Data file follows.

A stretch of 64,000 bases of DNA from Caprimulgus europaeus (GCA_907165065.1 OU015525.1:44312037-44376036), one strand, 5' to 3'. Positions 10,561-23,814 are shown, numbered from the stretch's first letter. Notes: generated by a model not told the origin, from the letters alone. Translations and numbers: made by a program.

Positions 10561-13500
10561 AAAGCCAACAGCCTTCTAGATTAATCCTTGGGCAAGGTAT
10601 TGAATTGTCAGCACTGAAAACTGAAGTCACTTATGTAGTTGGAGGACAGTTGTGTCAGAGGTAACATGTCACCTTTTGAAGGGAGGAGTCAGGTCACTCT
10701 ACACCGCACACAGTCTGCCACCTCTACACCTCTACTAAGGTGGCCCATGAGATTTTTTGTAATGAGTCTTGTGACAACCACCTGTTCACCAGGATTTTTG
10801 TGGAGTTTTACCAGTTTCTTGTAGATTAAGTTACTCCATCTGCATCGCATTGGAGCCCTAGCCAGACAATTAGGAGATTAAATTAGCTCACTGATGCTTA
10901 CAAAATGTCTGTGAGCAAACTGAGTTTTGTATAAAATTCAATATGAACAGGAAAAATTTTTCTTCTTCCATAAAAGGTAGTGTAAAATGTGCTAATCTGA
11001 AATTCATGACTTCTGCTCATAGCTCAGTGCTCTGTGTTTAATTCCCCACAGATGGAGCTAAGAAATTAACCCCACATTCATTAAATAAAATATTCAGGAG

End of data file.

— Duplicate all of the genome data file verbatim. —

A stretch of 64,000 bases of DNA from Caprimulgus europaeus (GCA_907165065.1 OU015525.1:44312037-44376036), one strand, 5' to 3'. Positions 10,561-23,814 are shown, numbered from the stretch's first letter. Notes: generated by a model not told the origin, from the letters alone. Translations and numbers: made by a program.

Positions 10561-13500
10561 AAAGCCAACAGCCTTCTAGATTAATCCTTGGGCAAGGTAT
10601 TGAATTGTCAGCACTGAAAACTGAAGTCACTTATGTAGTTGGAGGACAGTTGTGTCAGAGGTAACATGTCACCTTTTGAAGGGAGGAGTCAGGTCACTCT
10701 ACACCGCACACAGTCTGCCACCTCTACACCTCTACTAAGGTGGCCCATGAGATTTTTTGTAATGAGTCTTGTGACAACCACCTGTTCACCAGGATTTTTG
10801 TGGAGTTTTACCAGTTTCTTGTAGATTAAGTTACTCCATCTGCATCGCATTGGAGCCCTAGCCAGACAATTAGGAGATTAAATTAGCTCACTGATGCTTA
10901 CAAAATGTCTGTGAGCAAACTGAGTTTTGTATAAAATTCAATATGAACAGGAAAAATTTTTCTTCTTCCATAAAAGGTAGTGTAAAATGTGCTAATCTGA
11001 AATTCATGACTTCTGCTCATAGCTCAGTGCTCTGTGTTTAATTCCCCACAGATGGAGCTAAGAAATTAACCCCACATTCATTAAATAAAATATTCAGGAG